How to Make a Wood Grain Ring with a Wire Wheel

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This is How to Make a Wood Grain Ring with a Wire Wheel. Wooden rings are awesome, and another way to showcase some creative designs is to use a tool to create a grain effect on your rings. I’ll show you exactly how to do it right here, so enjoy.

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Wood Grain Ring Styles

How-to-Make-a-Wood-Grain-Ring-with-a-Wire-WheelTexture in wooden rings is very important. With so many smooth rings in the world, you can use texture to set your rings apart. Wood grain texture is just one type, but for wooden rings, it’s very fitting.

Also, the texture is so easy to apply that you can fully texture a ring in a matter of a few minutes or less. The finishing process afterwards is the same, and you end up with a ring that has an awesome look.

Also, sanding is much easier too. Since you are destroying the surface and adding wood grain texture, you don’t need to sand as thoroughly as normal. All you need to do is get the basic shape, and you are all done. That’s a huge win, and a big time saver.

See Also: 15 Huge Tips on How to Make a DIY Wood Ring

How to Make Wood Grain Texture

The single easiest way to make wood grain texture on a ring is to use a wire wheel. You can buy these wheels on Amazon, and you can also find them locally in hardware stores and home improvement stores.

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The type of bristles, the density, and the speed at which you turn them will all make a difference in your texture. I recommend a steel bristle wheel that is not too dense, and that you turn at your normal lathe speed.

This way, you get a constant baseline for the tool, and you can start learning the easiest way right in the beginning. Don’t play with several wheels yet until you get the hang of the first one. The process is easy, but it’s still easier to work one at a time.

In general, this is what you have to look forward to with each of these variables:

  • Dense bristles will not create as deep or separated of a grain pattern.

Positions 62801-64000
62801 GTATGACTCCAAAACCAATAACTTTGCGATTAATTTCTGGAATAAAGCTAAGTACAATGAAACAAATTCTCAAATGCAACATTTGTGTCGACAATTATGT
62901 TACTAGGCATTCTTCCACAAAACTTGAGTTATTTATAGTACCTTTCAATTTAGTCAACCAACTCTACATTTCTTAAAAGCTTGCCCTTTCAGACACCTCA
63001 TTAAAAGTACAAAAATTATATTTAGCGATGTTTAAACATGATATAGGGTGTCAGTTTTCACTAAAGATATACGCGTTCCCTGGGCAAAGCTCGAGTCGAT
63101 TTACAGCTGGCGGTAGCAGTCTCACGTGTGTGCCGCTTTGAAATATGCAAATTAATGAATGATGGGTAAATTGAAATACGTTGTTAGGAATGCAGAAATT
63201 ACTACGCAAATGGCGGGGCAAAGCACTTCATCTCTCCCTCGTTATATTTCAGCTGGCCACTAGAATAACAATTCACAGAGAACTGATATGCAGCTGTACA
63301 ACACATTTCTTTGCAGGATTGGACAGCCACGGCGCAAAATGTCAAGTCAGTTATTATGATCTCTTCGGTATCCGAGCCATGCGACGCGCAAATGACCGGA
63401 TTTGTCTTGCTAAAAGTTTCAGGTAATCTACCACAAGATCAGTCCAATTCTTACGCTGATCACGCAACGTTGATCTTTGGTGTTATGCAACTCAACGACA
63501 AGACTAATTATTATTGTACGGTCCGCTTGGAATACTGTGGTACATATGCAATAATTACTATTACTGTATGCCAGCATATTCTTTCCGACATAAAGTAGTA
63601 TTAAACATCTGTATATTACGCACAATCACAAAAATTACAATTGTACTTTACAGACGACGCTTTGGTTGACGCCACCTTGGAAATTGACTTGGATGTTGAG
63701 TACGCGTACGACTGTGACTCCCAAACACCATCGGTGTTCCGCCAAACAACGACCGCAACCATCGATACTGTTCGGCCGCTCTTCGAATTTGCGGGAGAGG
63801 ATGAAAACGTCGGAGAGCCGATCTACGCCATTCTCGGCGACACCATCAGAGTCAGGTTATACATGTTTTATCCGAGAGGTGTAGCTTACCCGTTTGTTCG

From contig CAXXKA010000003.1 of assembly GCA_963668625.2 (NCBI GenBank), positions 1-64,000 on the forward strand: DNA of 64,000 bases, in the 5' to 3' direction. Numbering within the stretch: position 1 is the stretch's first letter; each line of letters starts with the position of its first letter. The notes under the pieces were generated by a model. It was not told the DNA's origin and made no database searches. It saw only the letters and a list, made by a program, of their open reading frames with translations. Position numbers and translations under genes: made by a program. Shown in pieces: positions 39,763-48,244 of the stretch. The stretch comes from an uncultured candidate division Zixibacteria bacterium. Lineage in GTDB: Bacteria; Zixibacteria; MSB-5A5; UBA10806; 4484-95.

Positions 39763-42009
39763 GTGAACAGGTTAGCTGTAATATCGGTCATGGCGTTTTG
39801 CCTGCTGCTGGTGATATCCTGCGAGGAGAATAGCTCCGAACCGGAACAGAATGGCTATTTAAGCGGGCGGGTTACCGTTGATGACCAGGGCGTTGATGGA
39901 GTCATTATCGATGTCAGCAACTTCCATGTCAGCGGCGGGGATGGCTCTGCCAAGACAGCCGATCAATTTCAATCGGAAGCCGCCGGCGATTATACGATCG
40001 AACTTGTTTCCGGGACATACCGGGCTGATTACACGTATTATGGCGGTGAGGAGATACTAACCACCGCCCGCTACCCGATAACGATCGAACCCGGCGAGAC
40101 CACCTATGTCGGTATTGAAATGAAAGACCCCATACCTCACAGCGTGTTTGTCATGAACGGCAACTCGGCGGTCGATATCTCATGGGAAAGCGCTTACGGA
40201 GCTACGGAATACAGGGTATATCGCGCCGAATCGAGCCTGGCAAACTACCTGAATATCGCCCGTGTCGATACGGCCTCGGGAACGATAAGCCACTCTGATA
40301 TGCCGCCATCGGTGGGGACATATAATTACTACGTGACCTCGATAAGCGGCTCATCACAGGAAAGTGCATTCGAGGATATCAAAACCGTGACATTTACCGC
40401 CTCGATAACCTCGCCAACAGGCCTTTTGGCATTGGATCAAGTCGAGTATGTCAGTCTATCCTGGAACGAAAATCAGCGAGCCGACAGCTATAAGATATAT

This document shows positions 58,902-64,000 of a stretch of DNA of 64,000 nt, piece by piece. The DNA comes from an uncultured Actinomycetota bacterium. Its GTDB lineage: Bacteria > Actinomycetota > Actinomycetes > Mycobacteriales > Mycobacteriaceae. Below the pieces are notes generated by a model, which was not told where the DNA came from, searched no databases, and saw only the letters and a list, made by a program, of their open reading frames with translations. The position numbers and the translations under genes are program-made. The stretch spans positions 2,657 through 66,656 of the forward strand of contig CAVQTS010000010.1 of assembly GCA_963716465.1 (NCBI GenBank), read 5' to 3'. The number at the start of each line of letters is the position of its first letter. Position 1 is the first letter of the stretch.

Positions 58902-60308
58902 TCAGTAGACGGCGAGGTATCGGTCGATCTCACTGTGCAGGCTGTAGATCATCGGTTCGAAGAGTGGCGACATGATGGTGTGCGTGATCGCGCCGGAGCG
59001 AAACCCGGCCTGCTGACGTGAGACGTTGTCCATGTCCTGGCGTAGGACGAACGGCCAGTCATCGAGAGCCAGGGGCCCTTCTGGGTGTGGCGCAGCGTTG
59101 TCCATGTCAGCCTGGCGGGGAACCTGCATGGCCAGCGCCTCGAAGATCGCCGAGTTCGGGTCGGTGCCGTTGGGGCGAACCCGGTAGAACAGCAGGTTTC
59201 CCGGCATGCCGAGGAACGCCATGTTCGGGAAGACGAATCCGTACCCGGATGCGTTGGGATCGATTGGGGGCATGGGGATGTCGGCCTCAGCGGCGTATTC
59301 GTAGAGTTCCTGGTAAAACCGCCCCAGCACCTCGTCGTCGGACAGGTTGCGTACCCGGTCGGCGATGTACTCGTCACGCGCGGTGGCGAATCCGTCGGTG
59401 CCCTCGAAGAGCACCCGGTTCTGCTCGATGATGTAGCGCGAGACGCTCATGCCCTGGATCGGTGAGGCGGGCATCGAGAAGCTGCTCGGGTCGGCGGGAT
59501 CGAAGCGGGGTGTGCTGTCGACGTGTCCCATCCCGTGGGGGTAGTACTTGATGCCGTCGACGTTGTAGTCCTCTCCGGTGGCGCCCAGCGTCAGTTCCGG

• Wide and loose bristles will create a deeper and more separated pattern.
  • Harder metals will remove material more quickly than softer metals.
  • High speed will remove material quickly, but sometimes not as deeply.
  • High pressure will remove material more deeply, but it can go too far sometimes.
  • Softer woods erode mush faster than harder woods.

See Also: 25 Things I Wish I Knew When I Started Making Wooden Rings

Buying a Wire Wheel on Amazon

Amazon has a great selection of wire wheels. All you need to turn them is a chuck on your lathe headstock, or a drill press. You can even use a hand drill of you want to, and clamp it to the bench while you work.

This is one of the best wheels, and it works perfectly for ring makers.

These wheels are high quality, and they will let you apply a wood grain texture very easily to any of your wooden rings. These are the same wheels that I use, and you will be very happy with the results.

While you are there, make sure you get some glasses. These wheels will throw off a piece of wire once in a while. It’s the nature of wire wheels. They all do it. When it happens, it can blind you with a direct hit.

Don’t become a walking cautionary tale. Wear the right personal protective equipment, and make sure that you are always safe around your tools.

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See Also: Essential Wooden Ring Making Tools List

Using Your Wire Wheel to Add Texture

How-to-Make-a-Wood-Grain-Ring-with-a-Wire-Wheel-texturing-the-edge-with-a-wire-wheelThis is the easiest thing you will ever do to one of your rings. All you need to do is get the wheel chucked and turning. Then, you bring your ring in contact with the spinning bristles and rotate it.

Rotate the ring, and make contact as you do. You will notice right away that the speed at which you rotate, and the pressure you use makes a difference in the pattern that the bristles create.